The overpass part of the project involved driving piles, setting 26 beams (13 by 2 spans) with half the beams set over the railroad, placing concrete for the deck and barrier rails. Harding said dealing with railroads requires a great deal of coordination.
"Any work over the railroad or where equipment could potentially foul the tracks required a flagger from the railroad to be present. The bridge beam setting had to be scheduled around rail traffic."
According to Nathan Gaskill, Milestone Contractors L.P. project manager, the undertaking has had many moving parts.
"This included coordination of 35 dump trucks, other construction equipment and project personnel," he said. "We wanted to keep the project progressing on time, so everyone needed to be where they were supposed to be at the right time. Traffic impacts were minimal early in the project, but ramped up during the summer months in the form of lane closures on SR 46 and a full closure on SR 11."
Crews recently moved State Road 46 traffic to its final configuration at the new railroad overpass in Columbus.
Laying the final lift of asphalt for the project was completed under overnight lane closures, with flagging to minimize traffic disruptions and delays. Early on in the construction process, crews focused on earth-moving work and utility relocations, followed by bridge work and paving.
Gaskill noted that previous lanes of SR 46 have already been removed. Those sections of roadway will no longer be in use. Both bridges on the project, meanwhile, were built from the ground-up. This included multiple days of beam setting and concrete pours to prepare the bridges for traffic.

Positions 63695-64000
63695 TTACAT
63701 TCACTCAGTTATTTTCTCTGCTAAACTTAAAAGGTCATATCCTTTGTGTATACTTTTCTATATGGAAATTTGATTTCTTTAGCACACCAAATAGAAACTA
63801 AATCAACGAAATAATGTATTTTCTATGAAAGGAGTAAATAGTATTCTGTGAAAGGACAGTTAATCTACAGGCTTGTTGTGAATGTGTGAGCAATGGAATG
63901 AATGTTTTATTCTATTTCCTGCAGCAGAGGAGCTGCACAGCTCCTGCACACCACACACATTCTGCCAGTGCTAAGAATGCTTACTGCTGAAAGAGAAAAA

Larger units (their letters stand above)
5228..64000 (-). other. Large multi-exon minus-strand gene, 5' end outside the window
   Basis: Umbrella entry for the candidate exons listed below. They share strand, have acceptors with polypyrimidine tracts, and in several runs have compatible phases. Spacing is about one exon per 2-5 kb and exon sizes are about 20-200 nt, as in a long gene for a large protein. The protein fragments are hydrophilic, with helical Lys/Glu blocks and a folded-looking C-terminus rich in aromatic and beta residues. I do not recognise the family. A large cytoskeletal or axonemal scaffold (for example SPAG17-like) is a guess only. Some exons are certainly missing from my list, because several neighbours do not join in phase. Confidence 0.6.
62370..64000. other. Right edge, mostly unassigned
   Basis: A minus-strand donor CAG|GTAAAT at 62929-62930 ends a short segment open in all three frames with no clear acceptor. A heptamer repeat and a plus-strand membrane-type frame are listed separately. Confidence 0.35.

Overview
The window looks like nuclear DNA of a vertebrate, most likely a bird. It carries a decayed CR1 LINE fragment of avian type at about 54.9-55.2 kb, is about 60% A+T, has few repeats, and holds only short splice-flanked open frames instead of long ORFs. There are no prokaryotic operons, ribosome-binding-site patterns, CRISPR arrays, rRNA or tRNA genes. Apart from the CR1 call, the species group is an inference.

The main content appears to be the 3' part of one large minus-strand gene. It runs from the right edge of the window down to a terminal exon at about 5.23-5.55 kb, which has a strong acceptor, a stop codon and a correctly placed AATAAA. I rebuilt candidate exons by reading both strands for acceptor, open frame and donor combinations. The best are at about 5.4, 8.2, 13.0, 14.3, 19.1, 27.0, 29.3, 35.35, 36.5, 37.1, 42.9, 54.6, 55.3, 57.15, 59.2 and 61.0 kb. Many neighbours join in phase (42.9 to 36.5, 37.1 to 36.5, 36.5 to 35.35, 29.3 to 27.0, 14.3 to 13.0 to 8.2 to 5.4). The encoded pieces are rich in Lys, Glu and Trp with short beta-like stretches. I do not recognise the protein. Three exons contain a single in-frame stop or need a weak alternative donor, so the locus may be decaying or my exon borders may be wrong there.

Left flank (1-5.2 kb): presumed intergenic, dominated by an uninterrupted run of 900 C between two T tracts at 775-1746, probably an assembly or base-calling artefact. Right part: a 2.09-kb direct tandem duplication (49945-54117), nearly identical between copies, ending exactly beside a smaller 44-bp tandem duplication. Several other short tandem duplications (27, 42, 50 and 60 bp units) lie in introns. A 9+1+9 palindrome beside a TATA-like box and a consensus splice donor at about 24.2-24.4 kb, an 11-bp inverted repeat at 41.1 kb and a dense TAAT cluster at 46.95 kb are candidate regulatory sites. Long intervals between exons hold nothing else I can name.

Gaskill stressed that safety and communication are of utmost importance when working with or near railroads.
"We conduct daily safety briefings at the start of each day, where we stress the importance of being aware of your surroundings and communication, among other things. Flagmen, safety training and insurance are requirements on the job."
To date, the project has not been significantly affected by the elements.
"We have been pretty lucky as far as weather," said Gaskill. "Dry conditions allowed us to start excavation earlier than expected."
A variety of heavy machinery is needed to carry out the work.
"Most of our equipment is Cat, including excavators, haul trucks and dozers. It's being used mainly to move materials to and from the job site. Main materials include dirt, concrete and asphalt."
Prep work involved materials planning, scheduling of sub-contractors, permitting and utility coordination.
"There were multiple utilities that were relocated during this project, in order to get them out of construction limits," said Gaskill, who added that tree clearing was minimal on the project. In addition, all INDOT and Department of Natural Resources specs were followed for the Indiana bat and northern long-eared bat population in the area.
A total of 460,000 cu. yds. of dirt was brought to the location, with 80,000 cu. yds. of dirt on site. Crews utilized three off-site locations to bring in fill. There were many areas that had to be brought up to specific grades before bridge work and other construction activities could begin.
Crews have worked mostly 12-hour days, seven days per week, if needed, especially at the beginning of the project. INDOT and the city of Columbus entered into a 50/50 funding agreement, with railroads contributing five percent of the project costs. CEG